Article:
BY JAMES TWOMEY
A new IKEA is opening this week which has created 500 jobs and which management say will be a building which will involve community groups as much as possible.
The Swedish furniture-making giant opens its doors on Thursday on the Greenwich Peninsula, and has promised to provide more than just furniture.
Store manager Helen Aylett said: “We’re trying to create a space where people can meet, share, learn and shop in their community.”
The store has installed green technologies such as solar panels, rainwater harvesting, renewable construction materials and a geothermal heating system.
The company says it has tried to employ locally, and of the 500 employees more than 70 per cent live locally with 54 per cent from the borough.
Hiring residents has created jobs locally, but also cut staff commuting times.
They have said they will pay their employees the living wage, a minimum of £10.55. Dayo Afalabi, 23, from Lewisham, is among the staff.
He joined IKEA at the end of August when he heard the new store would be launched close to home.
He was struggling for work as a video editor and decided to apply for the kitchen department.
He said: “I think it’s a great idea to have the IKEA in this area, it’s created various jobs for lots of people and has a positive effect on the community.”
Aisha Mohammed, 29, who works in the new children’s furniture section said: “It’s all sustainable and most staff live nearby so they can walk or get the train.”
“I have lived in Greenwich since 2011, me and my neighbours have wanted an IKEA for ages. “I saw the job adverts and thought I should just apply.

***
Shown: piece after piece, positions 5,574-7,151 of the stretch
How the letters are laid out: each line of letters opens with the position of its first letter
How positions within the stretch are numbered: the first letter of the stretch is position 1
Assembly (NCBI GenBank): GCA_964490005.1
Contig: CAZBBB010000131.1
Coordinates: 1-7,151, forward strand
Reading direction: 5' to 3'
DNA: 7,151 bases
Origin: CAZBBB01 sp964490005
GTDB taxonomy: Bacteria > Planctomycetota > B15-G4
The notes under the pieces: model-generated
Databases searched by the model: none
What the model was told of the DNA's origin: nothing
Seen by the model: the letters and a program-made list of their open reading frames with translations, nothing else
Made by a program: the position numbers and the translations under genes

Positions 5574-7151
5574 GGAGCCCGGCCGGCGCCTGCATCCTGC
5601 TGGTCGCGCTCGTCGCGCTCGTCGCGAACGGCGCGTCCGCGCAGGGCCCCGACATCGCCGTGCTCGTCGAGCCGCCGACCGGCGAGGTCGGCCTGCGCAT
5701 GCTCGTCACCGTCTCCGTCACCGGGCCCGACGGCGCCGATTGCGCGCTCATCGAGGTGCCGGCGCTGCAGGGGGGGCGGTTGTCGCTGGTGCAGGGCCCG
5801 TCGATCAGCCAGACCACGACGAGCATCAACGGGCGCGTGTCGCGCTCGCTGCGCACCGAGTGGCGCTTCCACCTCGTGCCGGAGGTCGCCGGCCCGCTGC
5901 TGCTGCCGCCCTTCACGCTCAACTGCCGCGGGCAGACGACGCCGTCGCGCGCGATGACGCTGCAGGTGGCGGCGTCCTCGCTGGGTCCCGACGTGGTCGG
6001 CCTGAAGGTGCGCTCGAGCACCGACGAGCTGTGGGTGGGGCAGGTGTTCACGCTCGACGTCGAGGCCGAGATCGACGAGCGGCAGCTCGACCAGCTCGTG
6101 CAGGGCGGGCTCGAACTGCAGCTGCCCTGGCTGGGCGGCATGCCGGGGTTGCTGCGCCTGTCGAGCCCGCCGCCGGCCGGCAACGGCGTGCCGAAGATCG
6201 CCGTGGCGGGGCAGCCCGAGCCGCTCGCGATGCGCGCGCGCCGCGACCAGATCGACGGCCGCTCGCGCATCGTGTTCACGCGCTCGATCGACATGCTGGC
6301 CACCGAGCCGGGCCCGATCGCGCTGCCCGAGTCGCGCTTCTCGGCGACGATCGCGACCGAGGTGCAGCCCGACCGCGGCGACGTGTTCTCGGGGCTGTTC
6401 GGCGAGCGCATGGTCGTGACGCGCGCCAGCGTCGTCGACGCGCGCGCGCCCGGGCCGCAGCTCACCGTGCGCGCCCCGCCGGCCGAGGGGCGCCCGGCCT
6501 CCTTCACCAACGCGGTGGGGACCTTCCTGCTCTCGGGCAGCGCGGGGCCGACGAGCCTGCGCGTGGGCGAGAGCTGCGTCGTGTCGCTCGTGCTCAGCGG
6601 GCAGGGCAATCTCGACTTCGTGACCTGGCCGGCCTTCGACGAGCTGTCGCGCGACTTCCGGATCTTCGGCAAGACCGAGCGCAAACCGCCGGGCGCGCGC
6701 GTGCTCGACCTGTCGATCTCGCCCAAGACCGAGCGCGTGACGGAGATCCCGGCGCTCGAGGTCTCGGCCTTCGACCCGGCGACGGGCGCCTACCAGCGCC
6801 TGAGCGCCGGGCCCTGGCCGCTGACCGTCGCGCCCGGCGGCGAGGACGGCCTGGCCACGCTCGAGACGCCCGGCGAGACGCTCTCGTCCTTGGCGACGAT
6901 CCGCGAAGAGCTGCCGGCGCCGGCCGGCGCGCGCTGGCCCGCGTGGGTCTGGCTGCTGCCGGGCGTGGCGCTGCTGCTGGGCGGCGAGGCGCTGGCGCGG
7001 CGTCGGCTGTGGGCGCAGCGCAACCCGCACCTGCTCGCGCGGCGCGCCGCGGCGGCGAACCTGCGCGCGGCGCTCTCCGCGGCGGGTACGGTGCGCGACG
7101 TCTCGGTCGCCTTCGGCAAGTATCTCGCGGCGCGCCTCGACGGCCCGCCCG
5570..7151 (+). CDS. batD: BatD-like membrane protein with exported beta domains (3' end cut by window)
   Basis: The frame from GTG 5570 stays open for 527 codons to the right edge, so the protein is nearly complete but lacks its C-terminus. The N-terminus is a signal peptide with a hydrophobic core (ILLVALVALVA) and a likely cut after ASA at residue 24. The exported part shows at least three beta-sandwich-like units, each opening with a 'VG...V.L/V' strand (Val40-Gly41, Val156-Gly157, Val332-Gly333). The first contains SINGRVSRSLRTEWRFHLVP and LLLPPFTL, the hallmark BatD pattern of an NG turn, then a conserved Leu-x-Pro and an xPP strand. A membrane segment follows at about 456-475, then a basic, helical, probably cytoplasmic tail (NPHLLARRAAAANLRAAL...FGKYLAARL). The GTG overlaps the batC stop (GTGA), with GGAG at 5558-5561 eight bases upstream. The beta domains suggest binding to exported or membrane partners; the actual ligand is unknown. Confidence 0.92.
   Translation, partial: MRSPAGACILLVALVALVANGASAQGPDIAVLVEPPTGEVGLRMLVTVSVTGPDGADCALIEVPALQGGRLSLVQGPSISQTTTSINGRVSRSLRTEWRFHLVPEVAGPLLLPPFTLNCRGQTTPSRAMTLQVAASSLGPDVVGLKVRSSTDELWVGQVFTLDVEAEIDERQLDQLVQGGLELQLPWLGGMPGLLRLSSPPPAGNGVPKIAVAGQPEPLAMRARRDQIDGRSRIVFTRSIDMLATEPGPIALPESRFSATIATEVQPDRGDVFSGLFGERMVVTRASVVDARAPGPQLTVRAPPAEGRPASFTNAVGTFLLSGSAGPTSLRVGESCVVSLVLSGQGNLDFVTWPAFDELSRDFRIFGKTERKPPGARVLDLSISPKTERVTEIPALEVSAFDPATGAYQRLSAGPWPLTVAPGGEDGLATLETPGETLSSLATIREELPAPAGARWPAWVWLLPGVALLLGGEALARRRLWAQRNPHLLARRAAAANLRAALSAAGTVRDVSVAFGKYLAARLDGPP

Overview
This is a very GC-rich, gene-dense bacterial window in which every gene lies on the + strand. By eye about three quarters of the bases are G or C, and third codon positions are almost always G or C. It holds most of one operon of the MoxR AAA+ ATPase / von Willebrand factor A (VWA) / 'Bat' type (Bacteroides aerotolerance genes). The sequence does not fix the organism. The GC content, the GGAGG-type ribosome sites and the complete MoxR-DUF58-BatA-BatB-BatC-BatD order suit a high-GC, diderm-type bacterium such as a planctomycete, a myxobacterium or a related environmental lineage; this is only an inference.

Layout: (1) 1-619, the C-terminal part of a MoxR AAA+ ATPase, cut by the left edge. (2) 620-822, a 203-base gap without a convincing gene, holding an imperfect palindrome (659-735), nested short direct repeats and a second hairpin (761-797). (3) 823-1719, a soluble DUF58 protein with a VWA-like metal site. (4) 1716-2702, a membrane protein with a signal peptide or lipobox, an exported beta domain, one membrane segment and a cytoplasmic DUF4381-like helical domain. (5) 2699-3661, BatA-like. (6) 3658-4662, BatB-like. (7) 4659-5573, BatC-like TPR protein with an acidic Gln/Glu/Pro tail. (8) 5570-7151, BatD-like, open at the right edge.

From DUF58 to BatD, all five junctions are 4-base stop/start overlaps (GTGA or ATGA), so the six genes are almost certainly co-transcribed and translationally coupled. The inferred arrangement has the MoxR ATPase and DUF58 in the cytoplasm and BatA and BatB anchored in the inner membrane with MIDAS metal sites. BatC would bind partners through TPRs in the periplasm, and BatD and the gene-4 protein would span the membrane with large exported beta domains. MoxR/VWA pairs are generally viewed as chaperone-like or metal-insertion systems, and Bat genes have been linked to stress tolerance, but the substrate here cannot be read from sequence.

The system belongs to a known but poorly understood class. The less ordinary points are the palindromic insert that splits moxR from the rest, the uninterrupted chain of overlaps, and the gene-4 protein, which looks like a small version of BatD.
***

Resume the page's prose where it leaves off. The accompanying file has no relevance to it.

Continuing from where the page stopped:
“There’s more flats and apartments in the area so the store is needed and it has created more jobs.”
Management want to bring more people into the store with a co-working space, a creche, a rooftop garden, the biggest restaurant in South London and a learning lab that residents can bring their broken furniture to and learn how to repair it.
Nerrisa Pratt, 28, IKEA Greenwich’s upcycling expert, will provide help during the free workshops.
She said: “We want to teach customers how to re-purpose, recycle and personalise their items. “We provide the tools to teach people how to be creative and they don’t even have to bring in IKEA items.”
Building the shop has taken four years and talks with Greenwich council have provided £2million to improve the roads, following a legally binding “Section 106” agreement.
IKEA Greenwich has also sponsored an ecology park next to the store and is working with three local schools to share its expertise on sustainable living.